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Market Insight: ZLEVs get new lease of life

Fringe Benefits Tax exemption helps grow BEV and PHEV share of novated lease deals

18 Mar 2024

WITH the introduction of the Albanese government’s Fringe Benefits Tax (FBT) exemption for battery electric vehicles (BEV) and plug-in hybrids (PHEV) has come a spectacular rise in novated leasing orders for such models, according to figures supplied by the National Automotive Leasing and Salary Packaging Association (NALSPA). 
The industry representative for vehicle leasing providers said its members have reported strong ongoing total growth in novated vehicle leasing and that BEVs and PHEVs are approaching nearly half of all new novated lease orders. 
In June 2022, the month before the introduction of the FBT exemption, NALSPA estimates that novated leasing (all providers, not just NALSPA members) was responsible for between five and 5.5 per cent of all BEV/PHEV passenger and SUV sales in Australia. 
By December 2023, NALSPA estimates that novated leasing generated about 40 per cent of all BEV/PHEV passenger and SUV sales in Australia for that month – about a seven-to-eight-fold increase that has helped reverse stagnation in the PHEV market. 
While NALSPA membership does not include the whole industry, statistics from its members backed up its estimation. 
NALSPA members reported that in June 2022, BEV and PHEV orders represented two per cent of all new novated leases. In December 2023, they accounted for 39 per cent of all new novated leases. 
While BEV sales figures appeared to plateau towards the end of last year, more recent figures suggest a change of course. With the early February announcement of the federal government’s contentious 2025 National Vehicles Emissions Standard as the backdrop, BEV and hybrid sales have increased significantly. 
VFACTS figures published earlier this month revealed that in February 10,111 BEVs were sold in Australia, which is an increase of 70.4 per cent on February 2023. 
This recent total represented 9.6 per cent of all vehicles sold in Australia during the month, although it should be pointed out that delayed release of updated Tesla Model 3 models due to an Australian Design Rules hiccup relating to a child seat anchor being obscured by the parcel shelf likely contributed to the February BEV spike.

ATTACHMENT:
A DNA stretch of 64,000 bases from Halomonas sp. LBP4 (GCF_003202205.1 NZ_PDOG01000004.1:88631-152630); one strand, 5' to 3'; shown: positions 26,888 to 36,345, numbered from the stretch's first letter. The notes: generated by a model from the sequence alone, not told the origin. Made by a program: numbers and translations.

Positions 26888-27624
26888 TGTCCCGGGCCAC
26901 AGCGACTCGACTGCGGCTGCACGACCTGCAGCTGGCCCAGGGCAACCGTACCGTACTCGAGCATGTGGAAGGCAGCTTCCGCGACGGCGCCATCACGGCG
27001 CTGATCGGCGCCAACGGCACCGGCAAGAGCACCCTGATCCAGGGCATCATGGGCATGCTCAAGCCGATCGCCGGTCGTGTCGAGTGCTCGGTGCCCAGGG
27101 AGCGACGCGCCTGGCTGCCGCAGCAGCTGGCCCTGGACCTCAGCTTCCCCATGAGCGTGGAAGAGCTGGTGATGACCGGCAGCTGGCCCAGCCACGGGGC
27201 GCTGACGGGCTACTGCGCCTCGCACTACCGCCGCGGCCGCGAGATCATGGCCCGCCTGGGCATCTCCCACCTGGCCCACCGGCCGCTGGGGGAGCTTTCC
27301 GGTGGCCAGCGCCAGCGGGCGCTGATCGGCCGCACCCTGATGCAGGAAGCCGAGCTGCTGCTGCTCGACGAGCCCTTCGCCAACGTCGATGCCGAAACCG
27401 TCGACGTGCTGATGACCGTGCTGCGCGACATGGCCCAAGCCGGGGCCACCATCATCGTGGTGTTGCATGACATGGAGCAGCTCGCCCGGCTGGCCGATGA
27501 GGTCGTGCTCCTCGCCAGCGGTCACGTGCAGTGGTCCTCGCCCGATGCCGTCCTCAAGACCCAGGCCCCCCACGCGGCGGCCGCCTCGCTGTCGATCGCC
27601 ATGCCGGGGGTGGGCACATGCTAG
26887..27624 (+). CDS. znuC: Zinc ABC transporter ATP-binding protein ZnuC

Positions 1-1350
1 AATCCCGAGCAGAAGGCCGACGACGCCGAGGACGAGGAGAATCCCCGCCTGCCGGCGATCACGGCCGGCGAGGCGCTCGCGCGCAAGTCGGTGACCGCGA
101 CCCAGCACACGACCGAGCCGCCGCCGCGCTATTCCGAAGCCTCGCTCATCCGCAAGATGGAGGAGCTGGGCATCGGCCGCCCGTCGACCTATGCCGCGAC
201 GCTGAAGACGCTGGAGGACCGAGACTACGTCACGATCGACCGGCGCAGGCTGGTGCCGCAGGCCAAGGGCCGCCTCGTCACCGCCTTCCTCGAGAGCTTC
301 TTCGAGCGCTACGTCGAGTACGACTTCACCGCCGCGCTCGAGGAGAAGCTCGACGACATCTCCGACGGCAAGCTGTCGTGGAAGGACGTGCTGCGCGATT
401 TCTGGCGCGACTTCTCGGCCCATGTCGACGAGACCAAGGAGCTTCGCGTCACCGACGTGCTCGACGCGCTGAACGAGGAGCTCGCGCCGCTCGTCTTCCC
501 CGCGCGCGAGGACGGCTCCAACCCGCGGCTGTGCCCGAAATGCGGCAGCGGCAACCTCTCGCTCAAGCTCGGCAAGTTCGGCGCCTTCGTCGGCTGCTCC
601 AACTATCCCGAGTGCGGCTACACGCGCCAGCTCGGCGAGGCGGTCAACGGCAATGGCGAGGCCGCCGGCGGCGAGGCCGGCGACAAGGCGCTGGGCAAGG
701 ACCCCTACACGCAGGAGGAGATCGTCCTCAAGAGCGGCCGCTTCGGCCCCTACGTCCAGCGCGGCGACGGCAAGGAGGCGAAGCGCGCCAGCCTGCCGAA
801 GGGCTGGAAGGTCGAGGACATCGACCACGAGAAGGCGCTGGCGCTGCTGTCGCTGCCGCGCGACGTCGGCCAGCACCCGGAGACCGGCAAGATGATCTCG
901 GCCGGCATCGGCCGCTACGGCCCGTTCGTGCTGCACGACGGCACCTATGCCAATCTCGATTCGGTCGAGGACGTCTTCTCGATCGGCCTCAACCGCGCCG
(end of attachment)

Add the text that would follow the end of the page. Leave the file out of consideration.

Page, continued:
Meanwhile, 22,592 hybrids were sold, representing 21.5 per cent of the vehicle market. 
NALSPA chief executive Rohan Martin said demand to buy new cars remains robust for a range of reasons including new discounts for motorists.  
“The continual easing of vehicle supply constraints and government discounts on new zero and low emissions vehicles are making it easier and more affordable for everyday Australians to purchase a new car,” Mr Martin said. 
Mr Martin added that in 2023, the most popular BEVs chosen for leasing were from Tesla, although increasing demand was flowing toward more affordable models such as BYD. 
“Both Tesla Model Y and Model 3 continue to be extremely popular with novated lease buyers, however more affordable EVs, such as the BYD Atto 3 are gaining significant momentum with leaseholders given their unrivalled value for money for those considering transitioning to an EV,” said Mr Martin. 
It is not just BEVs that are gaining traction; Mr Martin pointed out that PHEVs are a growing part of the picture, helped by new entrants from Mazda and Cupra along with longstanding PHEV-seller Mitsubishi. 
"Demand for PHEVs is seeing significant uplift, driven in part by the hugely popular Mitsubishi Outlander,” he said. 
“With the FBT EV exemption included, the PHEV Outlander is an outstanding cost-effective option for those needing a larger SUV for the family and who want to transition from a pure petrol or diesel drivetrain in a manner which suits their lifestyle needs. 
"Our members are seeing many more buyers, including fleets, consider a PHEV as their first foray into an electrified vehicle, given that a full battery electric is a step simply too far for them, or their business, today.”  
From 1 July 2022, the federal government introduced a law to remove FBT from eligible electric cars. 
Employers are not required to pay FBT on benefits provided for eligible electric cars and associated car expenses.  
The government said at the time that it would complete a review into this exemption by mid-2027 to consider electric car take-up. 
Most popular BEV lease orders in 2023*: 
  1. Tesla Model Y 
  1. Tesla Model 3 
  1. BYD Atto 3 
  1. Volvo C40 
  1. Volvo XC40 Recharge 
Most popular PHEV lease orders in 2023*: 
  1. Mitsubishi Outlander 
  1. MG HS 
  1. Mitsubishi Eclipse Cross 
  1. Mazda CX-60 
  1. Cupra Formentor 
Most popular ICE vehicle lease orders in 2023*: 
  1. Mazda CX-5 
  1. Ford Ranger 
  1. Toyota LandCruiser 
  1. Hyundai Tucson 
  1. Hyundai i30 

*Figures supplied by National Automotive Leasing and Salary Packaging Association

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